Although the manuscript did not end up developing with a lot of humor (no surprise there), it is not simply a walk through grimness, darkness and doom either. It has taken shape in unexpected ways (that I'll eventually speak about in later blogs).

By the time I reached take 40 I realized that the book was somewhat of a hybrid of fiction and prose-poetry, with continuing and connected characters appearing and disappearing.


glacier melting


Writing this manuscript sometimes helps keep me focused and more calm. 

May you find your own creative ways to regulate (find some calm and sanity), that may lead to taking action in your own way. 




I include the first Another Apocalypse below. It is a prayer, an invocation, that begins the manuscript:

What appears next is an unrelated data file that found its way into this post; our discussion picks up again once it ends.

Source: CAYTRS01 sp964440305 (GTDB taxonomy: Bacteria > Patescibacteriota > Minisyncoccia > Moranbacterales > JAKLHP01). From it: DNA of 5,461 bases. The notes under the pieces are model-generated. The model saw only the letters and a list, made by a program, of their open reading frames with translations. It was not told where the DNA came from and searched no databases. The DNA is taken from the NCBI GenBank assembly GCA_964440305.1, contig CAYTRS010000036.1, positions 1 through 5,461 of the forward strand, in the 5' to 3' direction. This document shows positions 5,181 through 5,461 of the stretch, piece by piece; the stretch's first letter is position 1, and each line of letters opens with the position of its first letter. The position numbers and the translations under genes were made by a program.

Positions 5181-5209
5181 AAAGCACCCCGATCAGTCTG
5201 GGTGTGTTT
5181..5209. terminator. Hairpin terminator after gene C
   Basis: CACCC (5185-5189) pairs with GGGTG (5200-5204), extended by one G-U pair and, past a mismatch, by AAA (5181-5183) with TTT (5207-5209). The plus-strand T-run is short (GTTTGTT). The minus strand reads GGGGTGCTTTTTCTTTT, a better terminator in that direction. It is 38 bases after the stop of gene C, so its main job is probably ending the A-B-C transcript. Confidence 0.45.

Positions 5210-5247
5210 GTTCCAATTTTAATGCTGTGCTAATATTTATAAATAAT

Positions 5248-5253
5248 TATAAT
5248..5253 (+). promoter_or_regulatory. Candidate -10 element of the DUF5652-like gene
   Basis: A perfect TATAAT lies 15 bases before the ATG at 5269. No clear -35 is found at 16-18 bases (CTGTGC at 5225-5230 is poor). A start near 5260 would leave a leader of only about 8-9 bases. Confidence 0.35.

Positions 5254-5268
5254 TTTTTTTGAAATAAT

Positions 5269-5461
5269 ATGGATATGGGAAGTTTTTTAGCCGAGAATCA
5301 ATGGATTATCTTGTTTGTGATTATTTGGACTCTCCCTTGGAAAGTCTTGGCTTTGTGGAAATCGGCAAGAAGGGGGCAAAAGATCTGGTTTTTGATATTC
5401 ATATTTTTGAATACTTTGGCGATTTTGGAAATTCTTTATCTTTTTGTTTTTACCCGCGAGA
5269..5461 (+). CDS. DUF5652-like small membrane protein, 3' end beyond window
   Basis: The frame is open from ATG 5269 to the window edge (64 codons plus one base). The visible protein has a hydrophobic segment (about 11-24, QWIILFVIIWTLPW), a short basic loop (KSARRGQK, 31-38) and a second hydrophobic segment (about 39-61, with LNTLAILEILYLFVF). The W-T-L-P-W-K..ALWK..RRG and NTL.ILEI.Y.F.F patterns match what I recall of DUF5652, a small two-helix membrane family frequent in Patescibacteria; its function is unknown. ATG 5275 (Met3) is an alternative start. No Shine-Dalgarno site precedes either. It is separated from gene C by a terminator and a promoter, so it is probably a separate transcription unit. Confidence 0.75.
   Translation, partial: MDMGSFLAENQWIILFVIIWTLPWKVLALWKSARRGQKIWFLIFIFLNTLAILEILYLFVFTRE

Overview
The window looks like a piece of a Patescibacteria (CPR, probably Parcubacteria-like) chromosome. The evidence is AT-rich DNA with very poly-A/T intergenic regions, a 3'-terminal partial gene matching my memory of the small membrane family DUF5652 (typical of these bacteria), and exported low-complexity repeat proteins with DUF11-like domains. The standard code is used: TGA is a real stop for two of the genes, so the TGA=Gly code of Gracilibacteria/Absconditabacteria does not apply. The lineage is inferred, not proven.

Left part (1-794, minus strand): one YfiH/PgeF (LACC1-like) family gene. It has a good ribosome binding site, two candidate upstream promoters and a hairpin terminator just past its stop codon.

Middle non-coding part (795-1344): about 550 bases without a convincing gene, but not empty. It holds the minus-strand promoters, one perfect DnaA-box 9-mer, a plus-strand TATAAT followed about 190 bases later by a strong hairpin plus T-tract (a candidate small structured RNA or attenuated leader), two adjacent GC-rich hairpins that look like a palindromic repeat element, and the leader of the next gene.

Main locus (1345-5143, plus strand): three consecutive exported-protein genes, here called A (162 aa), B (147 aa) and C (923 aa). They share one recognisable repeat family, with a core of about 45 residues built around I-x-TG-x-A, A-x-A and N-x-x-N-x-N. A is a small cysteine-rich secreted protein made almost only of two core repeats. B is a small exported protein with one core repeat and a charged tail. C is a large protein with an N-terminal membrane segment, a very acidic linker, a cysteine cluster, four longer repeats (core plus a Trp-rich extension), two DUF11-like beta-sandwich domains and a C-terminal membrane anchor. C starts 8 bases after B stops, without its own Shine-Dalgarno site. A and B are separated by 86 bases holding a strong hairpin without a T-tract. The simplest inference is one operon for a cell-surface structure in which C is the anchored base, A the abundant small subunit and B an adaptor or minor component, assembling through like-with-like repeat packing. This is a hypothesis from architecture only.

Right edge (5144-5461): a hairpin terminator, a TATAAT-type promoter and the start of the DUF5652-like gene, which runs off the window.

Another Apocalypse, Invocation


Is there a prayer that will bring anything back? It probably begins with these words Oh the black birds spin in and out of existence oh the black birds they spin… And ends like this: …flare stack fire against my skin, burning bright as stars. No one knows the words in between. 


It’s too late for a prayer that asks for something. The spirit world has nothing left to give. We’ve been asking and asking for far too long. They’ve run out of shiny tokens. Remember how those greedy little prayers crisscrossed the sky like starling-clouds?

We need a prayer that’s more forceful now. One that can break into the spirit world, rummage around in spirit rubbish, pick spirit pockets, grab some broken shards of hope, rub two spirit stones together: flint-sparks that will light a path through catastrophe.